Canadian whisky is distilled primarily from the fermented mash of corn, wheat, rye or barley. According to Canadian law, in order to be labeled a Canadian whisky a spirit must be:
- mashed, distilled and aged in Canada
- aged in ‘small wood’ for a minimum of three years
- bottled at a minimum of 80 proof
Compared to American and Scotch whisk(e)y, the rules governing Canadian whisky are rather lax. Interestingly, Canadian law does not specify the grain mixture or type of barrel used for aging. The addition of caramel and other flavoring is also permitted. Furthermore, Canadian whisky is often a blend made mostly of neutral spirits and rarely contains more than 10% straight whiskey. This results in a whisky that is lighter and less harsh than bourbon or Scotch. It is ideal for newcomers to the whisky (or whiskey) category since it is easy to drink and often quite affordable.
Canadian Whisky vs. Rye whisky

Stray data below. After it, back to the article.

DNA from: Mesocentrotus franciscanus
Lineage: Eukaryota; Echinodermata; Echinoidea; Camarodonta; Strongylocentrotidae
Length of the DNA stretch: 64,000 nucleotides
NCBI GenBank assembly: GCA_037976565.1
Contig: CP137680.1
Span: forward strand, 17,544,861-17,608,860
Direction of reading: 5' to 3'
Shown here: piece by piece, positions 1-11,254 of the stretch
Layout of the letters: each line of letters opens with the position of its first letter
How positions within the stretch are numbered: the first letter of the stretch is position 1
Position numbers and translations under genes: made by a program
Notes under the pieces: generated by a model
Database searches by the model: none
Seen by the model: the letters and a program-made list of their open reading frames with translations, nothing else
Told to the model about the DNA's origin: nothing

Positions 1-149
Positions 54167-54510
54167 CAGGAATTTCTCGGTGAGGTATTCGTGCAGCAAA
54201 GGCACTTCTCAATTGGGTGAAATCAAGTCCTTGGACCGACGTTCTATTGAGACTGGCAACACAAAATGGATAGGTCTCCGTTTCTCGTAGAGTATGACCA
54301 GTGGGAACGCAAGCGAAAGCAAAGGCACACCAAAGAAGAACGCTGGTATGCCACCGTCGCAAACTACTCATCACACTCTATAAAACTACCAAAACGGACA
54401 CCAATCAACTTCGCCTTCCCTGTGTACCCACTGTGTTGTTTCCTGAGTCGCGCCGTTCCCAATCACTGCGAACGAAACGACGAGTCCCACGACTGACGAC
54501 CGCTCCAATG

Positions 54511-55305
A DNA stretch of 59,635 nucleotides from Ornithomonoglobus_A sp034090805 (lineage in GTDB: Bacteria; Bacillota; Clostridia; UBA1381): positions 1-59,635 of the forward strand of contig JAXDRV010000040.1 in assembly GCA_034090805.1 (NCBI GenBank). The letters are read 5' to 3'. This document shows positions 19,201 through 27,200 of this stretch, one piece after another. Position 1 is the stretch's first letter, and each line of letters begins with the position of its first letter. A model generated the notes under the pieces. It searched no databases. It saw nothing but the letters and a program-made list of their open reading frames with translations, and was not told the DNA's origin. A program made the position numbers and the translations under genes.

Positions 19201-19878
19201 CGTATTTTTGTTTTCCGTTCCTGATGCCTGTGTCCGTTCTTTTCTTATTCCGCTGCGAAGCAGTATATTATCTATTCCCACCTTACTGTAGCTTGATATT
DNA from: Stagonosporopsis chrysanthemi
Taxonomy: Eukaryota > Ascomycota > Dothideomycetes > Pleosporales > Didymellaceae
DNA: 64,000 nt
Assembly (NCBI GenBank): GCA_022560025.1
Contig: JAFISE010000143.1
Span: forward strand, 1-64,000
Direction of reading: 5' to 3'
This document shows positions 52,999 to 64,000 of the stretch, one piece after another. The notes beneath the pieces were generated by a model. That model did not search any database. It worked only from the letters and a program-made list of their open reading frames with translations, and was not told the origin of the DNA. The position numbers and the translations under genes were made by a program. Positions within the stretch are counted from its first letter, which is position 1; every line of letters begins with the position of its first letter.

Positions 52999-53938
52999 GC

Originally, Canadian whisky contained a large amount of rye in its grain mixture. Thus earning it the generic nickname “rye” among Canadians. This nickname is still in use, even though many of today’s Canadian whiskies are distilled primarily from corn. Interestingly, Canadian whiskies of all grain types can be legally labeled as “rye.” The terms Canadian Whisky, Canadian Rye Whisky and Rye Whisky are all used interchangeably under Canadian law.
Prohibition & Bootleggin’
While the amount of Canadian whisky “pouring” over the border into the U.S. during prohibition is often exaggerated, a sizeable amount did find its way into American speakeasies. Because rye was more expensive to work with and left a harsher finish, many Canadian whisky producers switched to other grains, specifically corn, as their main ingredient. Americans who decided to break the law and have a drink between 1919 and 1933 were often drinking bootleg whisky from Canada.Americans developed a taste for the lighter spirit, and it remains popular even today.